Friday, December 09, 2005

Great expectations for student achievement

In pursuit of academic victories

Few victories are more important than raising expectations. Sadly, we still have some educators, parents, and community leaders who don't believe that poor youngsters and children of color can learn as well as their white privileged peers. For those schools, it can be difficult to convince students that education offers their best opportunity for a better life.

"It doesn't take much effort to learn to have low expectations of poor people and people of color," says Martin Haberman. "All you have to do is grow up in American society, and you've built them in."

As Robin Flanigan writes, if school leaders don't believe in students, then students won't believe in themselves. Flanigan's report appears in the December American School Board Journal.


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7 comments:

Malik said...

Instead of complaining about kids making excuses for failing, we should be taking ourselves to task for making excuses for why we fail our kids. The article shows that generally, all it takes is having a problem-solving attitude and the willingness to invest the necessary time and resources. But I guess that's not as entertaining as bashing kids and their parents.

DCS said...

Malik: I agree. It is my belief that no child goes to school to fail. Nor do parents send their children to school to fail.

Everyone has to take responsibility in the education of our kids. There are many examples of where low-performing school districts turned into high-performing ones. These districts have committed leadership at the top, ongoing professional development, and greater use of research-based teaching models. In these districts, principals and teachers make themselves available to parents. This has led to more parent involvement. Studies reveal that students with involved parents perform better at school.

I must say, however, there are some parents who don't understand that they are their children's first teachers. They believe that education is best left within the confines of the classroom. Many parents don't feel confident in talking with teachers or administrators.

In these situations, it is helpful for schools and/or community organizations to offer parent training - workshops that teach parents their rights and responsibilities in their children's education. I worked for a Parent Information and Resource Center, and we made great strides in parent education. The center also served as a parent advocate to 25 urban and suburban school districts.

Resources with tips for improving student achievement and parent involvement can be found on many websites. Parents and teachers can check out the following sites for starters: U.S. Department of Education, Education Trust, National Coalition for Parent Involvement in Education, National Education Association, and Parent Information and Resource Centers. Links to the above sites can be found on this blog's side bar under Google News. Parents of pre-kindergarten children should check out Parents as Teachers. Many school districts also provide resources on their websites.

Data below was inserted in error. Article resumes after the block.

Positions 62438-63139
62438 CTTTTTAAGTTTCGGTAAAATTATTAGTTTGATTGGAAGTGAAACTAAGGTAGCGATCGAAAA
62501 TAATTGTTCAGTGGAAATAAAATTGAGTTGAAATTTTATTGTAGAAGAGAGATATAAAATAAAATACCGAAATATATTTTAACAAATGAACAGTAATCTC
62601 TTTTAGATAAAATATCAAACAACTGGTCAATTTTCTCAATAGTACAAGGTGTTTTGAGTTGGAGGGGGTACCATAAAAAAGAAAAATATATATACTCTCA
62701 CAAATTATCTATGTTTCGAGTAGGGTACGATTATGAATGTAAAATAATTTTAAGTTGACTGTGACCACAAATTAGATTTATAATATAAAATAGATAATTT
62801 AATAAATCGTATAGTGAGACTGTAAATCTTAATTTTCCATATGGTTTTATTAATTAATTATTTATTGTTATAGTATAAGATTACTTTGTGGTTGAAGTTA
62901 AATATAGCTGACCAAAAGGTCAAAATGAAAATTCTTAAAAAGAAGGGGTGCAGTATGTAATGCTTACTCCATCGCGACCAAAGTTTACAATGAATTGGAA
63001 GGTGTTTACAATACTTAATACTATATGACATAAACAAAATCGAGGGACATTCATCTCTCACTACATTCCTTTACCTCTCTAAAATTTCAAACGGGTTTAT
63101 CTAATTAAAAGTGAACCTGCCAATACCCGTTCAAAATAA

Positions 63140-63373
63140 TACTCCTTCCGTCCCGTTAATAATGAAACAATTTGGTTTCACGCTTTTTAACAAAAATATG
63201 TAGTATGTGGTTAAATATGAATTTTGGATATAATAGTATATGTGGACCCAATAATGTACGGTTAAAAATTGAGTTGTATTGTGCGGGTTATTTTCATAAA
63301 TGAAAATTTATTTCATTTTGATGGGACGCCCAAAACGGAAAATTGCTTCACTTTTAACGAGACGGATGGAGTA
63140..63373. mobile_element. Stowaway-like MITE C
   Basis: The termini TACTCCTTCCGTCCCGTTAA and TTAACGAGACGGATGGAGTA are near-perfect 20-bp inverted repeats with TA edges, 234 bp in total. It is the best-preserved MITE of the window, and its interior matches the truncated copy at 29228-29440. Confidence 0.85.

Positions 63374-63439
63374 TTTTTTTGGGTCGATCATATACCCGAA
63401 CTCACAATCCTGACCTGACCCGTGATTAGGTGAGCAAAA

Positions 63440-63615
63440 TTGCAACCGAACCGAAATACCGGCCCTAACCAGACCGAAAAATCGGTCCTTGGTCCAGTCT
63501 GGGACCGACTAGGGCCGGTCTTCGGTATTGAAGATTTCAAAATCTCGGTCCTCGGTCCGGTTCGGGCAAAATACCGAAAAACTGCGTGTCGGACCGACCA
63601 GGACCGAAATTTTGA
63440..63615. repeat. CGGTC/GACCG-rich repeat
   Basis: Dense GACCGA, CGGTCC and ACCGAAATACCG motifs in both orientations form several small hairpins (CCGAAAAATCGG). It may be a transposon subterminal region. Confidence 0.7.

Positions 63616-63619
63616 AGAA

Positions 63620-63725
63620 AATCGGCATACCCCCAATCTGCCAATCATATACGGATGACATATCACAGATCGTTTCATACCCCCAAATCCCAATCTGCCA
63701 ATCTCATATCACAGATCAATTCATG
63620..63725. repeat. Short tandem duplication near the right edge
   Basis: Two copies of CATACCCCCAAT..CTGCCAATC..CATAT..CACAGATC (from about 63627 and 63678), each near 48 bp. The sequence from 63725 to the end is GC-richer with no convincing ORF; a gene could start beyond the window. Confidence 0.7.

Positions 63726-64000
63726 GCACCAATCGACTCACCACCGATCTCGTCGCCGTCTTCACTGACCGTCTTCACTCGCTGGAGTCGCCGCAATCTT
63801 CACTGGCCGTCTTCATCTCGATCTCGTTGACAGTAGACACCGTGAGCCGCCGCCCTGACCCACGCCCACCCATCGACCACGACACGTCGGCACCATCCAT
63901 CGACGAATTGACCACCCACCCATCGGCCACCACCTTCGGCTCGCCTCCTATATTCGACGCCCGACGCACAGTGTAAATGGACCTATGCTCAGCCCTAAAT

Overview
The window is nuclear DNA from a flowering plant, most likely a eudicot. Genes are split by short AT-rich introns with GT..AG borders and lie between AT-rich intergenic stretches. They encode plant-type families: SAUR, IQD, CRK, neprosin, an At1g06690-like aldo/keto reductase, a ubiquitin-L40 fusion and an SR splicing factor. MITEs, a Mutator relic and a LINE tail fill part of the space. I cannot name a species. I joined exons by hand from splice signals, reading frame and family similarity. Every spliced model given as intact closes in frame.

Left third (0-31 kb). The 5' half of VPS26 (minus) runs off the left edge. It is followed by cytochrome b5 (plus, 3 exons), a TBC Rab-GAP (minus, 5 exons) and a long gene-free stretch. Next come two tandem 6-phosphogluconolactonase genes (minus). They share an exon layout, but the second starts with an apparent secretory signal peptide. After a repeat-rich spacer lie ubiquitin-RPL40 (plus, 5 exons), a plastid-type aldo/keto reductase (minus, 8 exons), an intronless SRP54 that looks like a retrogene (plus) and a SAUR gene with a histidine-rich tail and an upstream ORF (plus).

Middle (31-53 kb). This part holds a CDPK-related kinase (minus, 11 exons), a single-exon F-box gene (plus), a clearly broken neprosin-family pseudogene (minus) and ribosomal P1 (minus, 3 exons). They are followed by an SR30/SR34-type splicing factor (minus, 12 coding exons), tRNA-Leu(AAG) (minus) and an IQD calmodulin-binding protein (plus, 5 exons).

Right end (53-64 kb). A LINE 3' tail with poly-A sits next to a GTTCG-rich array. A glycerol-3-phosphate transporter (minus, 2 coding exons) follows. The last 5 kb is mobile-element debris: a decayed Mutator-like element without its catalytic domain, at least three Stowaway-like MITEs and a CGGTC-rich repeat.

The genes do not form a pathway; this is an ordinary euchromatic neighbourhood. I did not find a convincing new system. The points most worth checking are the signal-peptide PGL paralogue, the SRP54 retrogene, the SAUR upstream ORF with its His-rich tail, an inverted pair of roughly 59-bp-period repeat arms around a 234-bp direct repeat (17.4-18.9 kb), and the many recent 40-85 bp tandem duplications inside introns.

DCS said...

By the way, school report cards (annual reports) are now available at many districts nationwide. Parents, check with your school or state board of education to see the results.

Len said...

Excellent article!

Because I’ve seen this in action I could get deeply involved in this topic, but time will not permit.

Suffice to say, there is nothing sadder (for me anyway) than to look into the tearful eyes of a hurting youth who is over-whelmed by the bigotry of low expectations. Everyone in his or her environment, seemingly, in terms of performance expects very little or sometimes the worst from the child.

Be it an educator, community leader, or Joe and Judy Doe, our attitudes, suspicions and conclusions about others determine how we relate to people. Unfortunately, because of low expectations, our kids are getting treatment they do not deserve.

I agree with Malik each of us who work with our youth need to do some self-evaluation.

DCS I wonder if you and Malik’s personalities can be packaged and given away as a love offering, as your knowledge, and insight is delightfully refreshing.

DCS said...

Len: What a kind thing to say! There is no question that Malik is a deep thinker. :-)

I offer another proposal - that Malik and Len's personalities be packaged and given away as a love offering. Len, I am impressed with your broad knowledge base. Your passion for kids, their parents, and public education screams off the page!

Your knowlege, skills and passion: I immediately evident when I read posts on your respective sites and in your well-informed comments here. Don't underestimate your roles as change agents.

Len said...

Thanks. I suspected you would respond graciously. Please know had you not responded in kind my perception would still be the same. :)

DCS you might already have this link, but just in case, I forgot to mention it in the other thread.

Community Programs

If any of your readers are interested in information, regarding youth programs, and other non-profit community organizations. This site evaluates programs, provides a mission statement, and a link to the program’s website along with other pertinent information.

Have a great day!

DCS said...

Len: This is a GREAT resource. I will add it to my links. Thanks so much!